I thought it was a really good event for the first year. It was really cool. I liked the mixture, he said I actually was making up time in the fast stuff, so I was happy to see that. I was doing ok in the rocks. I mean, Graham is really good in the rocks so he passed me in Jackhammer.

I had a little GPS breakage so I got kind of lost at the end; I think if that hadnt happened I couldve gotten the win, but whatever next year.

Like the early King of the Hammers races, Redmond will be able to take what hes learned from this years race.

I think Ill know how to setup my suspension so I can go faster in the fast sections, like the whoops, just because I know what to expect now.

Destry Abbott had a tough start and went down on the first hill climb.

Destry Abbott earned the final podium spot at the 2012 King of the Motos, though he did have to overcome a few snags, with one being when he crashed on the first hill climb right off the start.

I thought I had it figured out, he said of his line off the start. I was like the first one and Cody Webb was right next to me and I got on my line and there was a rock ledge I tried to jump on but I cased it, caught it a little short, and I just fell back and I think I was 10th to 12th going over at the top and I slammed into a rock with my shifter on my foot peg, so at the bottom of the hill I grabbed a hammer and hammered it back into the rocks.

Destry Abbott rebounded from early struggles to finish third in the race.

But it was a good race. I definitely had some issues here and there, but Im happy, you know, it was a good time. It was extremely tough. Jimmy Lewis and all those guys did a great job. King of the Motos is a true tough race. For my first time getting on the podium its pretty cool, so Im happy.
 
Kurt Caselli was the first bike up the first hill climb, making the rough start look easy aboard his KTM. Despite this knowledge of the area, the tough course still took its toll.

Kurt Caselli showed his knowledge of the terrain by powering up the first hill climb ahead of the pack. The brutal course finally took its toll on his bike and he was unable to finish the race.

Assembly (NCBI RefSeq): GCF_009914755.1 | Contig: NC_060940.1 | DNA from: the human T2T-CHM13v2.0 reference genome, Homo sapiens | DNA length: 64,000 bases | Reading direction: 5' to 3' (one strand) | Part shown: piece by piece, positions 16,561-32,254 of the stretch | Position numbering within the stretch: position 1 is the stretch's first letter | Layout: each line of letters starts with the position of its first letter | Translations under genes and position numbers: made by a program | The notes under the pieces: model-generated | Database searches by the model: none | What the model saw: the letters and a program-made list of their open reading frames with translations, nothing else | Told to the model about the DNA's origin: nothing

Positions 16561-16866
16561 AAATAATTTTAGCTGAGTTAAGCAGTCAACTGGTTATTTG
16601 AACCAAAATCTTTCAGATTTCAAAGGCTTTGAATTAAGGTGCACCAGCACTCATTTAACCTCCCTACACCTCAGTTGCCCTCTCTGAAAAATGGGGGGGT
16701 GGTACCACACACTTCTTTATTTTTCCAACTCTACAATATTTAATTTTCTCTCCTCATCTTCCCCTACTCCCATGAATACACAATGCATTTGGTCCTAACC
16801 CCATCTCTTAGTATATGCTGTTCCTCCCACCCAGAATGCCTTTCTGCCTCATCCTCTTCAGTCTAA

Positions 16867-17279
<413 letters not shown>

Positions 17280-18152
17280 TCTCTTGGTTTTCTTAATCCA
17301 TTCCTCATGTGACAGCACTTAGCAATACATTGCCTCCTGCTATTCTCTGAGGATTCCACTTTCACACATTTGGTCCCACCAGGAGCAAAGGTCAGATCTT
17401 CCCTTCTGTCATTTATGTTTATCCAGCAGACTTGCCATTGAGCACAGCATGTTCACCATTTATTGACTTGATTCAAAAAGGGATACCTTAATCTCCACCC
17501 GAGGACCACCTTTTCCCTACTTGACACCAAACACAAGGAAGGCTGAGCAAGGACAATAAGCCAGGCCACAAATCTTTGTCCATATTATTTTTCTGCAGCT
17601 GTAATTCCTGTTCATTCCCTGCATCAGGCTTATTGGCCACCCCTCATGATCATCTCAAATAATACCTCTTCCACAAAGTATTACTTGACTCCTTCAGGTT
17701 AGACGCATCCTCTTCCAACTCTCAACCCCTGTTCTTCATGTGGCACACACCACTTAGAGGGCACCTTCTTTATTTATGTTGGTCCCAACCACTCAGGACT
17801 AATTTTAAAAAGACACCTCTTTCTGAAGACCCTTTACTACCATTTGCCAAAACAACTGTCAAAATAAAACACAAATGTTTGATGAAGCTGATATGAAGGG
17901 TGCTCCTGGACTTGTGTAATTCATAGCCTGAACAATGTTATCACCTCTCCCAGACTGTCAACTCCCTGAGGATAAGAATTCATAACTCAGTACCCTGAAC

I got a good start, got out front. Its pretty much just like a desert race. Im used to riding out here in the National Hare & Hounds in the same stuff just a little more difficult, Caselli said. I crashed in one of the first downhills, you know, 10-12 miles in and broke my GPS, cracked it, so that kind of threw a wrench in the whole program but I got going fine and was able to still follow the marked trail.

Gas cans were furnished with snacks, goggles and other goodies since only racers were allowed in the pits.

Although Caselli was able to move back into second place near the halfway mark, the course was beginning to take its toll on his bike, especially his clutch.

The course was tough on the bike, so nothing was wrong with the clutch I just was abusing it a little bit and it got hot and the bike just overheated.

It's tough to really grasp the scope of some of the obstacles. This is Jackhammer, and if you look in the middle of the photo you'll see a racer resting for the rest of the ascent.

Although Caselli was unable to finish the King of the Motos, he echoed the sentiments of most every racer we ran into after the event.

It was cool, and Jimmy Lewis did a really good job. Hopefully they have it next year and well come back a little more prepared.